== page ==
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Publication numberUS5357252 A
Publication typeGrant
Application numberUS 08/034,967
Publication dateOct 18, 1994
Filing dateMar 22, 1993
Priority dateMar 22, 1993
Fee statusPaid
Also published asCN1051414C, CN1096148A, DE69413584D1, EP0617516A1, EP0617516B1
Publication number034967, 08034967, US 5357252 A, US 5357252A, US-A-5357252, US5357252 A, US5357252A
InventorsRobert C. Ledzius, James S. Irwin
Original AssigneeMotorola, Inc.
Export CitationBiBTeX, EndNote, RefMan
External Links: USPTO, USPTO Assignment, Espacenet
Sigma-delta modulator with improved tone rejection and method therefor
US 5357252 A
Abstract
A sigma-delta modulator (50, 100) attenuates a frequency domain characteristic of a feedback signal to a first stage (60) of the modulator (50, 100) near fs /2, where fs is the modulator's (50, 100) clock frequency. The modulator (50, 100) thus virtually eliminates in-band tones which are characteristic of known sigma-delta modulators, without complex dithering schemes. In one embodiment, the sigma-delta modulator (50, 100) includes a two-tap finite impulse response (FIR) filter (80) within a feedback loop of the modulator (50, 100). The two-tap FIR filter (80) smoothes transitions at an output of a second stage (70) to provide the feedback signal to the first stage (60). This architecture is useful for either a digital-to-analog sigma-delta modulator (50) or an analog-to-digital sigma-delta modulator (100).
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Claims(23)
We claim:
1. A sigma-delta modulator with improved tone rejection, comprising:
a first stage having an input terminal for receiving an input signal, a feedback input terminal for receiving a first feedback signal, and an output terminal for providing a first output signal;
a second stage having an input terminal coupled to said output terminal of said first stage, a feedback input terminal for receiving a second feedback signal, and an output terminal for providing a second output signal;
filter means coupled to said first and second stages, for attenuating a frequency domain characteristic of said second output signal near a frequency equal to one-half of a frequency of a clock of the sigma-delta modulator to provide a filtered signal, and for providing said filtered signal as said first feedback signal; and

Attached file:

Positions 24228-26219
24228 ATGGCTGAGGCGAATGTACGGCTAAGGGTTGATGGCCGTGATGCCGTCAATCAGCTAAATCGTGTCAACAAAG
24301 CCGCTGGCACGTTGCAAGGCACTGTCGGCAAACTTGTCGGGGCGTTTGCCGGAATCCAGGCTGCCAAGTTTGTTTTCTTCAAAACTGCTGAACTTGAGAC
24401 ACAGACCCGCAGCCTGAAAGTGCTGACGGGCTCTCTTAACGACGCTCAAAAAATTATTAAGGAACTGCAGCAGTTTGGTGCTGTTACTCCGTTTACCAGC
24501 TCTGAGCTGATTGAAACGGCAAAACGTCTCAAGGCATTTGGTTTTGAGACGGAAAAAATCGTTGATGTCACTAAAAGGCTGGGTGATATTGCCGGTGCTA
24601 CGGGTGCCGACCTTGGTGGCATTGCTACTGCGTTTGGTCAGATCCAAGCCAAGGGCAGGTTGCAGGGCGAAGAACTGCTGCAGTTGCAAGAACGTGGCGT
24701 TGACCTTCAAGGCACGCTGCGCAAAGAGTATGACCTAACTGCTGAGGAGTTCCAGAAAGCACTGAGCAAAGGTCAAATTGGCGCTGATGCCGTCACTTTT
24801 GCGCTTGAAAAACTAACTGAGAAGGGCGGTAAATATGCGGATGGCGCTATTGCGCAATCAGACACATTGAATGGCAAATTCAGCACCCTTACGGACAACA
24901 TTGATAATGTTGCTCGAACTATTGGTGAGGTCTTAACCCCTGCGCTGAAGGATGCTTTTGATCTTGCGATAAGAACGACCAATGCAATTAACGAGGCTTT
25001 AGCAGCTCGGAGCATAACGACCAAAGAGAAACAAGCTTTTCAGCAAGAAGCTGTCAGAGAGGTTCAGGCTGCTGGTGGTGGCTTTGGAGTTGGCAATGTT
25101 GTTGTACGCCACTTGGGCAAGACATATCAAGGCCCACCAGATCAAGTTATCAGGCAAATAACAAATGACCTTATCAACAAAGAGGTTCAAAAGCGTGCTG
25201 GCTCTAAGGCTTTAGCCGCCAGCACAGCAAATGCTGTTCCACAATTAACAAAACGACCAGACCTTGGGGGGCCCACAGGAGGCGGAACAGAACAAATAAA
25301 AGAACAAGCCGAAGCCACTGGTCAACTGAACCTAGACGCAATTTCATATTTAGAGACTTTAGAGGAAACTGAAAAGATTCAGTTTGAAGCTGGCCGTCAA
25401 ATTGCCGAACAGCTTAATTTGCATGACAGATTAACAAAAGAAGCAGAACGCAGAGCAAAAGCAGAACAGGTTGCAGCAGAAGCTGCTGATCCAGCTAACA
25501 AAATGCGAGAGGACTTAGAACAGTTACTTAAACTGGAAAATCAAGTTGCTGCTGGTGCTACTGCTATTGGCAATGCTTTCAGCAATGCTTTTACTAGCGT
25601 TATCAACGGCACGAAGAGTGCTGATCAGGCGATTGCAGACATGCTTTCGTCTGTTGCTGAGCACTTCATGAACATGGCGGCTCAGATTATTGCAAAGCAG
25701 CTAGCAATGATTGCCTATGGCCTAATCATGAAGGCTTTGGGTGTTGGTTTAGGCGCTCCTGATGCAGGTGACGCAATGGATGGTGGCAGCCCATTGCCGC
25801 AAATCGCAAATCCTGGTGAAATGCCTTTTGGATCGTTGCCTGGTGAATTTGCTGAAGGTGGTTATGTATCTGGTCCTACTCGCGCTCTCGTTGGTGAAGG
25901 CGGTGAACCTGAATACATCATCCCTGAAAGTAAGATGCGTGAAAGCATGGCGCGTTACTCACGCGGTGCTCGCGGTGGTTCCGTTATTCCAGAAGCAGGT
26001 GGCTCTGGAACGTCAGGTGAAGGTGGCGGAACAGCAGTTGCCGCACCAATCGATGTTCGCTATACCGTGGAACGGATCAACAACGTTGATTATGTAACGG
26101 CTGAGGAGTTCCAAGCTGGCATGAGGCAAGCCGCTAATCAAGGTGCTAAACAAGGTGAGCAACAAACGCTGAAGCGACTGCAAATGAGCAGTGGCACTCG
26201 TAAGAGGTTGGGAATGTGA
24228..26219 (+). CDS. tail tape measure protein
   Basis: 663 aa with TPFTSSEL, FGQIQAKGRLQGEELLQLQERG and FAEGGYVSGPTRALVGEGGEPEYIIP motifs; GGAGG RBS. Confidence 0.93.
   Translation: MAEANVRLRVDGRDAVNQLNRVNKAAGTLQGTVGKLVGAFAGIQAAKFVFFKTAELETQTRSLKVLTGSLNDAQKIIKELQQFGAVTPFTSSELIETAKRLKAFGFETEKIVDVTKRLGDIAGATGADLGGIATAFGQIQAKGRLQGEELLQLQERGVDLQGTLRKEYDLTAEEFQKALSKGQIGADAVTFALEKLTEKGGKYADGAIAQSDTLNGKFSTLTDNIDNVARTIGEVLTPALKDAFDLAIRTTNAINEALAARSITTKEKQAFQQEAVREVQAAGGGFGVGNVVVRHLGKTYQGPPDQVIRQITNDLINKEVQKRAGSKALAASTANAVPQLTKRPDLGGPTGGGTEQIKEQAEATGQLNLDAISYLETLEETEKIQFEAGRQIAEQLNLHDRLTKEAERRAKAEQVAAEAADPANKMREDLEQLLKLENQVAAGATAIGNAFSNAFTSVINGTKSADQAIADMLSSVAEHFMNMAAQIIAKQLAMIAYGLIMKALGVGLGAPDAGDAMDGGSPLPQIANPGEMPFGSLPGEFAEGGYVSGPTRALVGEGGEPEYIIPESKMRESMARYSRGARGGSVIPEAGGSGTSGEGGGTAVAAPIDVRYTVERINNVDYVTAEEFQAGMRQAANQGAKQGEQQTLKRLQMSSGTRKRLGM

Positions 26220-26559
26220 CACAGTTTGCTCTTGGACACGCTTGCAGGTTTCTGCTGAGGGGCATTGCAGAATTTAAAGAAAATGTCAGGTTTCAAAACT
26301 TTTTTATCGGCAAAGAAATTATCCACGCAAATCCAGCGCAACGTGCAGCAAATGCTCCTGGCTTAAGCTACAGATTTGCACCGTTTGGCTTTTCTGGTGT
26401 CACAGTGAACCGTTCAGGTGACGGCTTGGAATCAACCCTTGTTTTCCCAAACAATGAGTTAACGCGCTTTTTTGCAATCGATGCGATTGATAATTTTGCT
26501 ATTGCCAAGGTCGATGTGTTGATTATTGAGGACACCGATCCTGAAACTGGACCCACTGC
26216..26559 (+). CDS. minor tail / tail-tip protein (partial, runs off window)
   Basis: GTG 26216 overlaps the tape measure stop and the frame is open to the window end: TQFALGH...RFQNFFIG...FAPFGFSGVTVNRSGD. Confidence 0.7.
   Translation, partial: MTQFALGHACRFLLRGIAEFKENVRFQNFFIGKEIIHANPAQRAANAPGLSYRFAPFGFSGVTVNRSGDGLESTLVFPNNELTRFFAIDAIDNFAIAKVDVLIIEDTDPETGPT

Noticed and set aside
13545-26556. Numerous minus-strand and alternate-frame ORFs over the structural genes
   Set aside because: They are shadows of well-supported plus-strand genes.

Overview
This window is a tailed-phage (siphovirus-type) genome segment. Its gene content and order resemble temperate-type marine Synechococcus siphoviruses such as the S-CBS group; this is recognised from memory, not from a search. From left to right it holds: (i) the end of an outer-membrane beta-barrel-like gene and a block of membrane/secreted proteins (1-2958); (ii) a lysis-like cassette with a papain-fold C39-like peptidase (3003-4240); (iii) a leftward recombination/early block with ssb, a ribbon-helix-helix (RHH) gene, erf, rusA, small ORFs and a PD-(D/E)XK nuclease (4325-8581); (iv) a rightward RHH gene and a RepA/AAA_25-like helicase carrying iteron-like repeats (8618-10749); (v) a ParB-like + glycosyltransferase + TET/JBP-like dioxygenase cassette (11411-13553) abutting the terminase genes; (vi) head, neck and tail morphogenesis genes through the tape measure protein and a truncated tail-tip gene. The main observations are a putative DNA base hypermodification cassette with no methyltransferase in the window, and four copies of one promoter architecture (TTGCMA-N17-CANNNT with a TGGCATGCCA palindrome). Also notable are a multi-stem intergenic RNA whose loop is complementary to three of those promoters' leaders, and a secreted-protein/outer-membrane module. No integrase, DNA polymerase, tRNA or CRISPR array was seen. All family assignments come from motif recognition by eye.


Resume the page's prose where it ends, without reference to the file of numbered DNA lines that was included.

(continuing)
feedback means coupled to said second stage, for providing said second feedback signal in response to said second output signal;
the sigma-delta modulator providing an output signal thereof in response to said second output signal.
2. The sigma-delta modulator of claim I wherein said filter means comprises a finite impulse response (FIR) filter having an input terminal coupled to said output terminal of said second stage, and an output terminal coupled to said feedback input terminal of said first stage for providing said first feedback signal.
3. The sigma-delta modulator of claim 2 wherein said FIR filter comprises:
a first delay element having an input for receiving said second output signal, and an output;
a second delay element having an input coupled to said output of said first delay element, and an output;
a summing device having a first positive input coupled to said output of said first delay element, a second positive input coupled to said output of said second delay element, and an output; and
a multiplier having an input coupled to said output of said summing device, and an output coupled to said feedback input terminal of said first stage for providing said first feedback signal.
4. The sigma-delta modulator of claim 3 further comprising output means, said output means comprising:
a first resistor having a first terminal coupled to said output of said first delay element of said FIR filter, and a second terminal for providing said analog output signal; and
a second resistor having a first terminal coupled to said output of said second delay element of said FIR filter, and a second terminal coupled to said second terminal of said first resistor.
5. The sigma-delta modulator of claim I wherein said first stage comprises:
a summing device having a positive input terminal for receiving said input signal, a negative input for receiving said first feedback signal, and an output;
a multiplier having an input coupled to said output of said summing device, and an output; and
a integrator having an input coupled to said output of said multiplier, and an output for providing said first output signal.
6. The sigma-delta modulator of claim 1 wherein said second stage comprises:
a summing device having a positive input terminal for receiving said first output signal, a negative input for receiving said second feedback signal, and an output;
a multiplier having an input coupled to said output of said summing device, and an output; and
a integrator having an input coupled to said output of said multiplier, and an output for providing said second output signal.
7. A sigma-delta modulator with improved tone rejection, comprising:
a first stage having an input terminal for receiving an analog input signal, a feedback input terminal for receiving a first feedback signal, and an output terminal for providing a first output signal;
a second stage having an input terminal coupled to said output terminal of said first stage, a feedback input terminal for receiving a second feedback signal, and an output terminal for providing a second output signal;
a quantizer having an input terminal coupled to said output terminal of said second stage, and an output terminal for providing a third output signal;